It’s difficult to recognise a dishonest project from a trustful one. Scammers, too, manage consistent social network profiles, give detailed information about the tokens, and create active chat groups on Discord (an application mainly used for NFT communications).

Wash Trading

Another regular practice is wash trading. Creators of an NFT execute a transaction where the seller and the buyer are the same person. Scammers sell and buy the token with the same money, intending to make the asset’s value look higher than the real one. Then, they can resell the NFT to an external user stating that the token has been previously sold at a conspicuous price.

According to statistics on NFT ecosystems, reported by an article in “Nature” published in 2021 (“Mapping the NFT revolution“), the top 10 % of traders alone perform 85 % of all transactions. In 2021, the company Chainalysis identified a group of 262 users that sold NFT to a self-financed address more than 25 times. Most NFT wash traders have been profitless. But “successful NFT wash traders profited so much that, as a whole, this group of 262 profited immensely overall”.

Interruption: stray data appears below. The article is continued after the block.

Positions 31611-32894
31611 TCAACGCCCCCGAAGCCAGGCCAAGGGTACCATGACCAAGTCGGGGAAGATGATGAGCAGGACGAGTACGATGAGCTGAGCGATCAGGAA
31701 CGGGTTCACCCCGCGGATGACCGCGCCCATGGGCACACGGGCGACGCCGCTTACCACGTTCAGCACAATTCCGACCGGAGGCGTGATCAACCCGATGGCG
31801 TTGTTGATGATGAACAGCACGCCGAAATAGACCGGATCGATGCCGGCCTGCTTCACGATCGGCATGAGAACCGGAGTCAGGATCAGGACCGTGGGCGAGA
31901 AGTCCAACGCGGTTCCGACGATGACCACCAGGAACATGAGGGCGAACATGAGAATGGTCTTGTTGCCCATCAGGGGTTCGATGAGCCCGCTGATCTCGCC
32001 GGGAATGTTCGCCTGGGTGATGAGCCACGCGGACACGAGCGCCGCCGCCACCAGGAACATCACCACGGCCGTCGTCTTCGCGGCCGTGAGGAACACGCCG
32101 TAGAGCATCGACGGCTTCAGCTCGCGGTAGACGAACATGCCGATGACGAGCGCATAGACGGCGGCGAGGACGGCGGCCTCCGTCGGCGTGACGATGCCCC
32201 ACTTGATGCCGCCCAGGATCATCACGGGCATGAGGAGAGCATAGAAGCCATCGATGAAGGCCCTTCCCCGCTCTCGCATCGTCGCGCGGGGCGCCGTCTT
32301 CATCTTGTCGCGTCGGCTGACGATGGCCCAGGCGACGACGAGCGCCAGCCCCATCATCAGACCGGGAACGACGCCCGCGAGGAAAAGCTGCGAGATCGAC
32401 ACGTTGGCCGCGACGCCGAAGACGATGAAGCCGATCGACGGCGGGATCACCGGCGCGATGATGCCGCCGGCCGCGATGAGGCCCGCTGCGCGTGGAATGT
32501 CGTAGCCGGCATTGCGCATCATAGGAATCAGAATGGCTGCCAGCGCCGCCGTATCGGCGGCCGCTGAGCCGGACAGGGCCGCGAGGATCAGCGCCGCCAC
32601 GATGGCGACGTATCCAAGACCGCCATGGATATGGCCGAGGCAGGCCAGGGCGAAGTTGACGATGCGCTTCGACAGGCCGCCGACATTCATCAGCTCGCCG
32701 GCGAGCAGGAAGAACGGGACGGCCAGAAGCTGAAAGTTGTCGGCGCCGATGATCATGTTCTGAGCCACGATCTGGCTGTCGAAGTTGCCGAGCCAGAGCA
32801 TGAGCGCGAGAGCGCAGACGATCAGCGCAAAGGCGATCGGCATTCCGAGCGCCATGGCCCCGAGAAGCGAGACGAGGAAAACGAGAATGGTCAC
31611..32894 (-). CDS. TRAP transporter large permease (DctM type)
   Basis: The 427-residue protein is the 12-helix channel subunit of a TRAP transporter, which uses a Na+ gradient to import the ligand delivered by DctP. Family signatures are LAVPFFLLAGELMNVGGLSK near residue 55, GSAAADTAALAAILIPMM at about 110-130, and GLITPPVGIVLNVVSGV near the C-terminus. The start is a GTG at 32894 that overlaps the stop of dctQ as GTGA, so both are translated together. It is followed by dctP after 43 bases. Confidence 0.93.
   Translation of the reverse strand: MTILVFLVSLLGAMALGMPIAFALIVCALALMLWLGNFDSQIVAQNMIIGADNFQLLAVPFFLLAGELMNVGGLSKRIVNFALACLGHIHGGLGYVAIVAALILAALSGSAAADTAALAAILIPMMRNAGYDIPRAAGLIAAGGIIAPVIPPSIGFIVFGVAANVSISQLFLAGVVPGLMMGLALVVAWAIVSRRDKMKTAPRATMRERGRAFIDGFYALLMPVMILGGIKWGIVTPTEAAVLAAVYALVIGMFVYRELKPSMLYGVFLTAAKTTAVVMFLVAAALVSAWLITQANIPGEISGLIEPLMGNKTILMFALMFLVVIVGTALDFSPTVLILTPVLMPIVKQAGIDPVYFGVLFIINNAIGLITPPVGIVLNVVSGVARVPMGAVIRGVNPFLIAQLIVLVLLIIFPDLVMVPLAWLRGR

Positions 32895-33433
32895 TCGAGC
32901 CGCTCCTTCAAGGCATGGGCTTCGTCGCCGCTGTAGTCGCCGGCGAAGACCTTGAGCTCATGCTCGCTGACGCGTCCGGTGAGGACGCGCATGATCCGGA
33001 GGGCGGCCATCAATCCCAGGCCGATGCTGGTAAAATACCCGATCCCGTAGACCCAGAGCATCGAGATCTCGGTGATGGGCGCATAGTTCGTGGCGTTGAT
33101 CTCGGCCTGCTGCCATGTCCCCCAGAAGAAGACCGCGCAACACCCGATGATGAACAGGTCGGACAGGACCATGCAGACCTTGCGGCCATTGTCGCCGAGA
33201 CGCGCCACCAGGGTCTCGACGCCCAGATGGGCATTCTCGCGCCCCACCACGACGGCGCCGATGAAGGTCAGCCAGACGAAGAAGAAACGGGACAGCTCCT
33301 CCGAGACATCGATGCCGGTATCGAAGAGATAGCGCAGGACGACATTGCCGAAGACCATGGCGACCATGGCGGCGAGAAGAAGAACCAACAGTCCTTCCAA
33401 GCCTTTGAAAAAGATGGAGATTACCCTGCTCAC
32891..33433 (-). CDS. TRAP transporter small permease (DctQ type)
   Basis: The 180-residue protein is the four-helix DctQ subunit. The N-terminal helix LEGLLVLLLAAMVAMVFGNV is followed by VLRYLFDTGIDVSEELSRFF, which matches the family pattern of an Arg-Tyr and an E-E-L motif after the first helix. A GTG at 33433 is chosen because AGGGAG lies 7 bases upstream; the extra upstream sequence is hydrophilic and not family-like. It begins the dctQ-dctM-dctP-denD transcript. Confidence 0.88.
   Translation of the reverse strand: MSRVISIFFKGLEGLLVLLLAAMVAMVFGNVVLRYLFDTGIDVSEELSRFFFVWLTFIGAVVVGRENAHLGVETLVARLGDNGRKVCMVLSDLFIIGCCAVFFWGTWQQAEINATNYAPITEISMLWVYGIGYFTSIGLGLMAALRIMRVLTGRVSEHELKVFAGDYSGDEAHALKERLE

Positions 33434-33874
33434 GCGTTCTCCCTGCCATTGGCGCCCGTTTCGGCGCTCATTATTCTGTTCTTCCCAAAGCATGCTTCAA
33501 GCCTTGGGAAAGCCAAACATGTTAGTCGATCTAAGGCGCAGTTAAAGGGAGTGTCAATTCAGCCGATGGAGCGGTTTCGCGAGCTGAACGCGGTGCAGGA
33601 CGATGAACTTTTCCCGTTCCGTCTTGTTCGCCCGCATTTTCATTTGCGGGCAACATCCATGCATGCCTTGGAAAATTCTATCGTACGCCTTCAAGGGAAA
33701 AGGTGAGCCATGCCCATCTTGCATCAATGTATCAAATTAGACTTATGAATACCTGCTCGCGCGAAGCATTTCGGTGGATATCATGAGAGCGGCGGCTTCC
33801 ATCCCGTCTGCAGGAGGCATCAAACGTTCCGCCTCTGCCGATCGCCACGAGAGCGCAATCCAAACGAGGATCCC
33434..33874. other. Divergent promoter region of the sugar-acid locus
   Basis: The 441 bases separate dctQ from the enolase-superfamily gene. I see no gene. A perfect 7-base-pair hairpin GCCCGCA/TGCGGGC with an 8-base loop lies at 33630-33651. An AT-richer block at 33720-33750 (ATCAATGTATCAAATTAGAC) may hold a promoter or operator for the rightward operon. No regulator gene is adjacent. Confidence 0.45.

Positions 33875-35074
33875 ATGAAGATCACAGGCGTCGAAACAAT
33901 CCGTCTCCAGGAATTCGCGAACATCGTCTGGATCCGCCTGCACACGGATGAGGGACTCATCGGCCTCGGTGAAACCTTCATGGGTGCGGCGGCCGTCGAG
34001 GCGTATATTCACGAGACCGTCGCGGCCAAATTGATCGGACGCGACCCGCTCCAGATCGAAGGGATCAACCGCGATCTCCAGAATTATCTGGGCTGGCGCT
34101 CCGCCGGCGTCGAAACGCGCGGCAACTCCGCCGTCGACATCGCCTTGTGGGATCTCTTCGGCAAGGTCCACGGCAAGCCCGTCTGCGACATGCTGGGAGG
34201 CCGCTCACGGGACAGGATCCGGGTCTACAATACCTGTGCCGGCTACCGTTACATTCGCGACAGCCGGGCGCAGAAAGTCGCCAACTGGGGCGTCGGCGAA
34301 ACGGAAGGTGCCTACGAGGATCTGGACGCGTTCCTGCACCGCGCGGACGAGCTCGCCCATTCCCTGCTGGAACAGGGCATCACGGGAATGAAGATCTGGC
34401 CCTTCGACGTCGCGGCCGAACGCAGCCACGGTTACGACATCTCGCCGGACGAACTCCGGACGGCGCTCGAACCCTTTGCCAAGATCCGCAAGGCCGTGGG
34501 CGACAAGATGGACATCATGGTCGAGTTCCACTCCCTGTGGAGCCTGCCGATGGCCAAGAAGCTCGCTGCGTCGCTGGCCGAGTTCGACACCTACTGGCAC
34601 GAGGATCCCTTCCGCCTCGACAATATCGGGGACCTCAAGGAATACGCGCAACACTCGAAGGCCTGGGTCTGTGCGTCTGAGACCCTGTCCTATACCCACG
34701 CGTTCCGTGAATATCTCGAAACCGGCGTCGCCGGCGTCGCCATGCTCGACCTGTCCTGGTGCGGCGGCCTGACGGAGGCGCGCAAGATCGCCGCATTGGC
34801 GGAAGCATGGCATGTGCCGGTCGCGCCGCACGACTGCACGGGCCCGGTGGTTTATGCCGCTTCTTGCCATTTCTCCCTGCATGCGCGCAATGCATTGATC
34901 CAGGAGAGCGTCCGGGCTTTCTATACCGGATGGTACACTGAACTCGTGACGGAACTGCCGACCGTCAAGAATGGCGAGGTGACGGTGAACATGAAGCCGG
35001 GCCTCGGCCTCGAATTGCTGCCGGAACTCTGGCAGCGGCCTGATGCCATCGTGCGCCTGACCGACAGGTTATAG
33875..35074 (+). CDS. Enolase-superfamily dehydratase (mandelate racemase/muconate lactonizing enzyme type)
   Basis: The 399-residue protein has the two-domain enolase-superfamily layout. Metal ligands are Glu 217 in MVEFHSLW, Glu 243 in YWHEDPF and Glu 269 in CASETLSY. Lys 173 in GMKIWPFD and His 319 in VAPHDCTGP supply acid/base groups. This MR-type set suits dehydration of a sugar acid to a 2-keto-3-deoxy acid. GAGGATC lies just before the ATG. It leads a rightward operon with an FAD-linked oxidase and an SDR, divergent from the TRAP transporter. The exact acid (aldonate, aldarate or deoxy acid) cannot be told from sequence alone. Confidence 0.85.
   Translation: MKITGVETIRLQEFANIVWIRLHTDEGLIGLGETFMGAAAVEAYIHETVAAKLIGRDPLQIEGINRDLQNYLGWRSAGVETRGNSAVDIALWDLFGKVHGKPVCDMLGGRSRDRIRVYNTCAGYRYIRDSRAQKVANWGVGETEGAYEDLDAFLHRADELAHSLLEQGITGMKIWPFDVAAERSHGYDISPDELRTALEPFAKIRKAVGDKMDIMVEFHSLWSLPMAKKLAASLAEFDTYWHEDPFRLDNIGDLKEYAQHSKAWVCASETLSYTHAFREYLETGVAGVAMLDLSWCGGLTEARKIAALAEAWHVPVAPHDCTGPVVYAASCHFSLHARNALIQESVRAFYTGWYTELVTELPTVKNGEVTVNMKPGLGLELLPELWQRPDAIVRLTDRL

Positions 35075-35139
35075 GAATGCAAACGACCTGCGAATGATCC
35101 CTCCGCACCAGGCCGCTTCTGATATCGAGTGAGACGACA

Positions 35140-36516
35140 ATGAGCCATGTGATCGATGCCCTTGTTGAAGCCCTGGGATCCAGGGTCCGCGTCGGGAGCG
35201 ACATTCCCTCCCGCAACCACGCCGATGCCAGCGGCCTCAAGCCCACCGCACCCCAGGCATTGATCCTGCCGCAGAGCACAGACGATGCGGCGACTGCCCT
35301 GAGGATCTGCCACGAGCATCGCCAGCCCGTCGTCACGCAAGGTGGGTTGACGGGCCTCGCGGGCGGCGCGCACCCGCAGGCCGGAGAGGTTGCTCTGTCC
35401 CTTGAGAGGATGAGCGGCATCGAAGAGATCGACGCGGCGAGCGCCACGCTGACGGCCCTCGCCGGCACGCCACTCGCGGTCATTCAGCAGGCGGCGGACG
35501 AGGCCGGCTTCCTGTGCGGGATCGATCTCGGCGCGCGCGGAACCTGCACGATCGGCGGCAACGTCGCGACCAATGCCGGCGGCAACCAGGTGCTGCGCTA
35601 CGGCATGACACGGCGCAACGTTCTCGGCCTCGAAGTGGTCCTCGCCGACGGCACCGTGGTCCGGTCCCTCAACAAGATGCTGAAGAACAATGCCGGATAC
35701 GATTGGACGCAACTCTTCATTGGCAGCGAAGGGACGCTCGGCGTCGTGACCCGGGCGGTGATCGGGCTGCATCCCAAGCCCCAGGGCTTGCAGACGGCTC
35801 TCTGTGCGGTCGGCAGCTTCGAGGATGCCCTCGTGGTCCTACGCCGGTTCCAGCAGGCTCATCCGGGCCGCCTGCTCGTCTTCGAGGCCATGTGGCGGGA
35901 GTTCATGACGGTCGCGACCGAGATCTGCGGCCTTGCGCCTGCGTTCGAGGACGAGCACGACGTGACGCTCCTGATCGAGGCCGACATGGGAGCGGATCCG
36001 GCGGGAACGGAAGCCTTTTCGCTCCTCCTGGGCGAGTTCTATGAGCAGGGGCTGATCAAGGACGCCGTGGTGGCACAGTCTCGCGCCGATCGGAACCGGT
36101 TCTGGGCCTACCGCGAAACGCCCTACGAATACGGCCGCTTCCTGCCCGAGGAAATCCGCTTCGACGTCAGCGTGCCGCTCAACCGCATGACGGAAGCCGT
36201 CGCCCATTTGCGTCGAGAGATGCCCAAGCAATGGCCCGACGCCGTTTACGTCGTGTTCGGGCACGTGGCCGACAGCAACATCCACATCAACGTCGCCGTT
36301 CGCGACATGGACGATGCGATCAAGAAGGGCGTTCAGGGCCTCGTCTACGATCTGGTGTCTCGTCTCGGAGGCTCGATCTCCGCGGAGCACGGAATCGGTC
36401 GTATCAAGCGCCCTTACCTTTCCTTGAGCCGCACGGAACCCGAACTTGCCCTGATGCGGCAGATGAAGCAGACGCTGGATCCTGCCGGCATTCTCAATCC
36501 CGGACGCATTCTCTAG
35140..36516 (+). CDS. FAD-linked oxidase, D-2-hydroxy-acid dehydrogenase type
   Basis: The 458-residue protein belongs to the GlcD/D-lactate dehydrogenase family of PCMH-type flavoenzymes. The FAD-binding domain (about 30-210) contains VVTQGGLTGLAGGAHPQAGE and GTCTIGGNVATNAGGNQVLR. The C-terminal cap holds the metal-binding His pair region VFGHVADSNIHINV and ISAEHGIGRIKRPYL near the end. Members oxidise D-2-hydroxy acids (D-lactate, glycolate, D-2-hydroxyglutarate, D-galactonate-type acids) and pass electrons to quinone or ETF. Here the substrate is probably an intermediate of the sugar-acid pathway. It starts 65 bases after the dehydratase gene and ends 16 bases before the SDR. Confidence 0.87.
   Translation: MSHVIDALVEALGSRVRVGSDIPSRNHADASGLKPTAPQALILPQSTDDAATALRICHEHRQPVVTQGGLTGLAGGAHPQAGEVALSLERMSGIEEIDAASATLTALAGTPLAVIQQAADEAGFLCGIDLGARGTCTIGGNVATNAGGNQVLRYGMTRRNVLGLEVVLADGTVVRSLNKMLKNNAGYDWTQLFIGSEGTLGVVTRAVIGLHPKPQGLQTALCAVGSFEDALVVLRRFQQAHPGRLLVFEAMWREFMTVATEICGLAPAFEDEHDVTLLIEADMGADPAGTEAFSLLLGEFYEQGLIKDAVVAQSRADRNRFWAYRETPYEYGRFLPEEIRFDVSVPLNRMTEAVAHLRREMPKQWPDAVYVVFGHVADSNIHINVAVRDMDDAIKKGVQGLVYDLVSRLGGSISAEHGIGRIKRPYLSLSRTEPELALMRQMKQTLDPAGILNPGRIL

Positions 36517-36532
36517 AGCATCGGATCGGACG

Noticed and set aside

NFT chainalysis

The Tulip Mania

In March 2021, the journalist Scott Reyburn in the “New York Times” asked if NFTs are the “Next Frontier in Trading or a new form of Tulip”. In the XVII century, a bubble in the Netherlands made soar and made crash the price of the tulip within a month: the bulb value fell by 95 % in a few weeks. Tulip Mania became a “byword for the irrationality of financial bubbles”.

The article divulged some words (about the NFT project “B.20“) by Michael Moses, the founder of Mei-Moses, a database of auction sales. “Value is something incorporated over time, not added instantly,” he said.

With NFTs, purchasing is like gambling. You don’t know how much the tokens could value, and you have no idea of the future prices of the tokens. An unregulated and unpredictable market fit for scams and frauds.